Tag Archives: increasing intimacy

How Do You Define Intimacy?

What is conjured up in your mind when you hear the word “intimacy”? Chances are the word intimacy has different connotations to you depending on your gender. I’ve read some surveys that suggest women tend to think of the emotional side of intimacy, and men tend to think of physical intimacy. The book 13 Keys to Unlocking Intimacy in Your Marriage by Tony and Alisa DiLorenzo discusses six types of intimacy and how you can achieve them all. I’ve enjoyed their blog, One Extraordinary Marriage for some time; check it out.

I would have been hard pressed to come up with all these types, but I agree they are all important to a strong marriage:

  • Emotional Intimacy (sharing feelings, thoughts, desires)
  • Intellectual Intimacy (common life goals, open communication, mutual understanding)
  • Spiritual Intimacy (shared religious beliefs and observed religious practices)
  • Recreational Intimacy (having fun together and sharing quality time)
  • Financial Intimacy (honesty about all money matters)
  • Physical Intimacy (all physical touch from holding hands to sex)

The advice Alisa and Tony give about how they achieved these six types of intimacy includes many of their mistakes along their journey, from addiction to pornography to finding themselves $50,000 in debt. In that regard, they don’t set themselves up as the perfect couple, but rather a couple who is hoping others can learn from some of their early relationship errors. 

Tony and Alisa offer useful tips from setting boundaries with your parents to negotiating how to spend free time in a way you will both enjoy. The book offers the male and female perspectives on numerous topics, so both genders of readers can relate. It also provides a section for answering questions about your own relationship, which can foster a discussion between you and your spouse. Whether you are young in your marriage or need to revisit some of the positive aspects you used to enjoy, these concepts are key to an enjoyable relationship.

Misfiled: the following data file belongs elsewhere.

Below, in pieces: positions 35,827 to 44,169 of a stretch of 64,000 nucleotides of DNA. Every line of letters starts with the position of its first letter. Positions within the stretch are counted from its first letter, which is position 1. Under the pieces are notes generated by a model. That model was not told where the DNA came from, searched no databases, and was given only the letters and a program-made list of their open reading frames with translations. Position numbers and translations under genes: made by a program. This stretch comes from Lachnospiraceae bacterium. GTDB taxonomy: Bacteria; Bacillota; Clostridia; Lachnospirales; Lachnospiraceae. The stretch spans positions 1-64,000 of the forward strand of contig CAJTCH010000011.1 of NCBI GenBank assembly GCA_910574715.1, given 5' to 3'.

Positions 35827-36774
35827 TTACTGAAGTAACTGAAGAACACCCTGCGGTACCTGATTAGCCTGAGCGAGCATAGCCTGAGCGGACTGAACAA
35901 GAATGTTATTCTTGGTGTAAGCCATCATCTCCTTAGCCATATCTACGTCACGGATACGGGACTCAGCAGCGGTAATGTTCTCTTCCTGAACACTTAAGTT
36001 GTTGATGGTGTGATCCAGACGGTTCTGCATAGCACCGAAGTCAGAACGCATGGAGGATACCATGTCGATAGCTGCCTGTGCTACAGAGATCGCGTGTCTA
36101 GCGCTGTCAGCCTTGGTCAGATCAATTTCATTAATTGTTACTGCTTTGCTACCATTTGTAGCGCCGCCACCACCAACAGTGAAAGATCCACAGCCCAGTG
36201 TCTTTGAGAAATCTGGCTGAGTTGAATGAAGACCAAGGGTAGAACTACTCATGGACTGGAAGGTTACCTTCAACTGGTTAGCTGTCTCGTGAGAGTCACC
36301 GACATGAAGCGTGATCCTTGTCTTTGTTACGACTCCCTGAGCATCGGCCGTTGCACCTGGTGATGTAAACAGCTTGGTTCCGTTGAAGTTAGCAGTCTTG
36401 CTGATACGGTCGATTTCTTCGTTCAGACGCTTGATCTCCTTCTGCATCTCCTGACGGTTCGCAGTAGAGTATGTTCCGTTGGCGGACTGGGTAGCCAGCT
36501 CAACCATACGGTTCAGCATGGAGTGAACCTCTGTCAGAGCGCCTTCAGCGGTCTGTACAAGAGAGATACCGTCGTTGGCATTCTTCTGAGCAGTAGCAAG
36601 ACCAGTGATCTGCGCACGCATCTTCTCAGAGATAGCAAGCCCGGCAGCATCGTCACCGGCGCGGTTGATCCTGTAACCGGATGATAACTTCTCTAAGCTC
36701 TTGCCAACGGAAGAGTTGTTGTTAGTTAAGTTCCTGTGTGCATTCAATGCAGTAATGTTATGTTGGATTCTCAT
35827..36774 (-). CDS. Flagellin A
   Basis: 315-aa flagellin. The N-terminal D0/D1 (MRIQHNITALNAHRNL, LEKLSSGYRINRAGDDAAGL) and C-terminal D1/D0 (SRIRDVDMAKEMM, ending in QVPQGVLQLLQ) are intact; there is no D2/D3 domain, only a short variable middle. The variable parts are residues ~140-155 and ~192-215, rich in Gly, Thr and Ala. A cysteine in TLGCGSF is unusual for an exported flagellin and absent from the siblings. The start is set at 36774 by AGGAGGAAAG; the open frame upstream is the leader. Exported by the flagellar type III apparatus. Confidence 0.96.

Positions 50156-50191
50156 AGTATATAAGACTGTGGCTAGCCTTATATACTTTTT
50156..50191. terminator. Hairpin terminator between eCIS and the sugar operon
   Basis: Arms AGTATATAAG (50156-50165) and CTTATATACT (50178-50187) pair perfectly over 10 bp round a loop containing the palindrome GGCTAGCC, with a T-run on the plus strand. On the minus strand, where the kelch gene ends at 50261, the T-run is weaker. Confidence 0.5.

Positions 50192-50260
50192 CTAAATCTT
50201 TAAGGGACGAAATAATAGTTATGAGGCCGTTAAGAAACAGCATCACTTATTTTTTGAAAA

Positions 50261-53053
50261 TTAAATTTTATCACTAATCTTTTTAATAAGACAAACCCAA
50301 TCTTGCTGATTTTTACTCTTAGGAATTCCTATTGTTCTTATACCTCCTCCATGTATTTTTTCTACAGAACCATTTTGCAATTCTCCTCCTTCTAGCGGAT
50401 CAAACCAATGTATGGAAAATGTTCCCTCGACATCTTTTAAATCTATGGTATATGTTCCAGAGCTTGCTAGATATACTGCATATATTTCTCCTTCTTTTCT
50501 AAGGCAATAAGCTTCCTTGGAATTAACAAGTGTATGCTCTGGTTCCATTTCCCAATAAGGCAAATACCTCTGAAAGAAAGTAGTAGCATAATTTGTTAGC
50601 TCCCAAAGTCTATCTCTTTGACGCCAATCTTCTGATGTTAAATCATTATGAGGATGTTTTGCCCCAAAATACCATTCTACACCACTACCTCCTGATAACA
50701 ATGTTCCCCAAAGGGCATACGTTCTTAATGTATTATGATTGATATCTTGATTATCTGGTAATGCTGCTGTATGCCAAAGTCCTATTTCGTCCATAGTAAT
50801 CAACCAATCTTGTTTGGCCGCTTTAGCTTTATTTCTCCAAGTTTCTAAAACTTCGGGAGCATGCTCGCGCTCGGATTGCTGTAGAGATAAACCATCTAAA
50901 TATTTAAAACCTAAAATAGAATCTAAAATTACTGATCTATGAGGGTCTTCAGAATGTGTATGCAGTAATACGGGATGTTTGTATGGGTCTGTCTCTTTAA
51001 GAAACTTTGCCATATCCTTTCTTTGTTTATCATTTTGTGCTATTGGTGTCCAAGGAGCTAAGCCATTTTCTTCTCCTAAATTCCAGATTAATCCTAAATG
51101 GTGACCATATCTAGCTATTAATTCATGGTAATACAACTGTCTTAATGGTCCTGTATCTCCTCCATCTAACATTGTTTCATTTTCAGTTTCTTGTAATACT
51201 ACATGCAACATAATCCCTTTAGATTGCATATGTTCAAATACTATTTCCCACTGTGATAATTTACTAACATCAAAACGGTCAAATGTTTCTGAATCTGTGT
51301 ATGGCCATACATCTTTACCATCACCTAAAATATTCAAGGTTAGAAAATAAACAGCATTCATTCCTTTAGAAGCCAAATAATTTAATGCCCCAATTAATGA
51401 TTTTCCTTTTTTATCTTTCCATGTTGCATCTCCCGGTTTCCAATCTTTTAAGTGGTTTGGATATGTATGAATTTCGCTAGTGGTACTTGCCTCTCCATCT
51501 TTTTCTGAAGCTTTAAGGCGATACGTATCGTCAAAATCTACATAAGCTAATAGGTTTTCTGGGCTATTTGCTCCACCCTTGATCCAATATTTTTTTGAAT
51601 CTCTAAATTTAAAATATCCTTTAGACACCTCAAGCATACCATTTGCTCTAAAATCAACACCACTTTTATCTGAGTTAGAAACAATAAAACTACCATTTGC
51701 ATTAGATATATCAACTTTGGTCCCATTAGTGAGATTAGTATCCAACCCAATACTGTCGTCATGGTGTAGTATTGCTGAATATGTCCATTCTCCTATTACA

If you’re interested in learning more about these six types of intimacy and how to unlock their potential, you can find the ebook here. (They offer a traditional book, audio book or eBook formats.) Tony also offers an online course called Blow Up My Marriage to help boost your marriage by focusing on your strengths instead of your weaknesses.

My feeling is you can send your marriage into a downward spiral if you spend all your time picking apart your weaknesses and focusing on your perpetual conflicts. Every relationship has these. Instead, focus on what you love about your spouse and how you can grow from there. That is not to say that we don’t all have room to improve. Just don’t tear each other down every day, or you may lose that “lovin’ feeling.”

Fess up, what kind of intimacy did you think of when you read the headline?

Photo Credit: ©PhotoXpress.com

Love-Building Exercises Part II

I hope you had a chance to try the three love-building techniques  from the last post, used to help increase emotional intimacy with your partner. Here are some other suggestions by Robert Epstein, PhD, psychologist and researcher. For more information on Epstein’s upcoming book, visit Making Love Book.

4. “Fall” in love or the trust exercise. Let yourself fall into the arms of your partner. Trade places. Repeat a few times. This activity helps increase feelings of vulnerability, even in strangers.

5. Share Secrets. You and your partner write down a deep secret then swap and discuss. Repeat if you like. Sharing secrets also increases vulnerable feelings and leads to a heightened sense of intimacy.

6. Mind-Reading Game. Think about a thought you want to convey, and write it down. Then, try to convey it silently while he or she guesses. If she can’t guess, reveal the answer, then switch.

7. Let Me In. This is an exercise of invading the other’s personal space, starting about four feet away, and moving closer every 10 seconds or so for a few minutes. Get as close as you can without touching. (I say, at the end of the exercise, if you feel like touching, go for it.)